Where it says:
"Fife NHS Board holds its Board meetings in public every other month. In the spirit of openness and in an attempt to meet local people, the meetings are held at different venues throughout Fife. Members of the public are welcome to attend and observe proceedings and at the Chair's discretion may be invited to contribute comment."
When I got to the venue there were printed papers on seats for the public which meant I had access to all the documents. I'd had a quick look through before setting off from home and noticed that the meeting went on for most of the day, starting at 10am, so I planned to stay until the lunch break at 12.45pm. Which I did. I had another meeting on in Dundee at 2pm, a workshop with the Scottish Medicines Consortium.
I recorded 5 pages of notes from the board meeting in bullet points, identifying topics, who said what and quotes that stood out from my perspective, also questions that I would have raised if a participant.
Here are my observations from yesterday's board meeting in the morning session and points that stood out for me:
- the first topic mentioned was the chair saying targets had been met or suchlike about "managing obesity in pregnancy". My first thought was of when I was pregnant in 1976, 1978 and 1984, with my 3 sons, and how I put on much more weight than was recommended. It's just how it was for me. I was enormous when other folk hardly had a bump. Nowadays I would likely be one of the "managed" pregnant women and I don't like to be managed.
- I noticed throughout the meeting that consulting with the public or service users or carers was highlighted as being very important. Questions were asked as to what was being consulted on, the context and clarity. I was pleased to see this highlighted. Tokenistic and tick-box exercises are the bane of my life in trying to be "meaningfully involved" in mental health service improvements.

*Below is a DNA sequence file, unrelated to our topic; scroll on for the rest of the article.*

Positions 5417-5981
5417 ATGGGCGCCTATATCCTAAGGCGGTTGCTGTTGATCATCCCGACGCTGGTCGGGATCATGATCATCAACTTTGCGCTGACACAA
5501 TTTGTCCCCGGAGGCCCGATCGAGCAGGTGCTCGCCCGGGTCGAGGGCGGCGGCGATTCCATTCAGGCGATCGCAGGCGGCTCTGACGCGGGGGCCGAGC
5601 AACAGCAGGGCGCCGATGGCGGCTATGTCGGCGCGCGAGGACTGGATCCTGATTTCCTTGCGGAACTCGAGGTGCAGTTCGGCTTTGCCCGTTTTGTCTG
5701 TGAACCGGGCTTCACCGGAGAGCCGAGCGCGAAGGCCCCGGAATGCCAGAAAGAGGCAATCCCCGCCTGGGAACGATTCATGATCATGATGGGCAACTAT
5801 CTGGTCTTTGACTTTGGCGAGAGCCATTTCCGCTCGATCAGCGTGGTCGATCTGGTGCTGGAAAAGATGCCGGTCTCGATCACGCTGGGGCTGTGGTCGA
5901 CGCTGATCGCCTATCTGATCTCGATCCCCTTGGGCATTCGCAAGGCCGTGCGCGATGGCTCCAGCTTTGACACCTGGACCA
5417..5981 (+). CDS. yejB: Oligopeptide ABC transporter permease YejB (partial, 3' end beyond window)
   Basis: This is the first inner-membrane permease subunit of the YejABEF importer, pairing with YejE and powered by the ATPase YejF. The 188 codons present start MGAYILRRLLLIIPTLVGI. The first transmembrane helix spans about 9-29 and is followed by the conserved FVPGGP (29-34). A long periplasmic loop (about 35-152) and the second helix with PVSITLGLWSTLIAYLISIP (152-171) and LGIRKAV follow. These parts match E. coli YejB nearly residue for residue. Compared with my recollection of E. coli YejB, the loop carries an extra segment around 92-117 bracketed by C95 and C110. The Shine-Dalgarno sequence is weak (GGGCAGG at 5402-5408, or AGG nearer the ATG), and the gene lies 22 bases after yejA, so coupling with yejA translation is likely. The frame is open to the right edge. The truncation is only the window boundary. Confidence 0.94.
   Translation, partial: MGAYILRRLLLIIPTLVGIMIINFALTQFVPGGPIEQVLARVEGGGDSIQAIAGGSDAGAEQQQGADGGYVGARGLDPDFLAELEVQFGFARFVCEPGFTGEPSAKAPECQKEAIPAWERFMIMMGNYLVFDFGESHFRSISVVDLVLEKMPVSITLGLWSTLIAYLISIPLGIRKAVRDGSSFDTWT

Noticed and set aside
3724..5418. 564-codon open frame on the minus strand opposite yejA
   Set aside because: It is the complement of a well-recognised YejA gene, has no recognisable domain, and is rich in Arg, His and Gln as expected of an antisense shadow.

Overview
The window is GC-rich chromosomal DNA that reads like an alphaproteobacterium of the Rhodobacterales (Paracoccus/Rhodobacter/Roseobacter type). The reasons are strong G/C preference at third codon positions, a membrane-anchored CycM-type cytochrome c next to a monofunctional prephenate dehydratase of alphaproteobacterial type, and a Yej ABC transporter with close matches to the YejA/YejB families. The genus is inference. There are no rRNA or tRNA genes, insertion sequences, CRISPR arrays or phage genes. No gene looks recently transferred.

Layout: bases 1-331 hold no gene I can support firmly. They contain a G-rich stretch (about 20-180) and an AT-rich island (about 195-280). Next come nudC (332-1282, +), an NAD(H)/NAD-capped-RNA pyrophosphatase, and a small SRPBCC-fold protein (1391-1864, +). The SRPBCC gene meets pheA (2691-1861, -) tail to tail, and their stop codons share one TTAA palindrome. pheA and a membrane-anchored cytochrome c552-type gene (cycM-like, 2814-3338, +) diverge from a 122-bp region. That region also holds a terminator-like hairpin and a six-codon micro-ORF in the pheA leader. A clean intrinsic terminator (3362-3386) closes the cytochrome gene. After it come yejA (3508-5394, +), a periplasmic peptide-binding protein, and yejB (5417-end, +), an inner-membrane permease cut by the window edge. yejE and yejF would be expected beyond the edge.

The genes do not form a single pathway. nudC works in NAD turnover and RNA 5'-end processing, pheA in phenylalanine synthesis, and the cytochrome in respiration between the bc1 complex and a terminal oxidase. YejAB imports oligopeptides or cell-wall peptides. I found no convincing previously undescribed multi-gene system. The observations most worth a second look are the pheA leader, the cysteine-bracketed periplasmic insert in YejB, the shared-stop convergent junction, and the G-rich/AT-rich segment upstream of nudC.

- Another interesting part of the morning session was an agenda item: Person Centeredness where yesterday a carer, who was also an NHS Fife nurse (in her uniform), spoke of her experiences trying to access support for her mother who had dementia and had a crisis, a psychotic episode. Alongside her was a community mental health nurse who also spoke. The main point that came across was the difficulties in accessing a social worker. In fact this point was repeated while the CMHN input was praised by both carer and nurse. I know from personal experience of being a carer how difficult it is to access a social worker, the waiting lists. However the continual praising of NHS by these two nurses and the bashing of social work I thought detracted from the testimony. It came over as biased and a conflict of interest.
- Another observation about the carer testimony was the package of care at home eventually accessed for her mother who had a "full-blown" psychosis, "tried various meds" and was prescribed olanzapine. The nurse didn't want her mother to be put in Stratheden. I know how she feels. I've had 2 sons in that hospital with psychoses, and was an inpatient there myself, and it was a risky business. It would be useful if adults with psychoses could have the option of intensive home-based care and treatment. It could be more cost effective in the longer term and help to prevent the "revolving door" scenario that is often the outcome for psychiatric patients in Fife who experience a psychotic episode and are mentally incapacitated, whether due to life circumstances or to neuroleptic drugs/medication.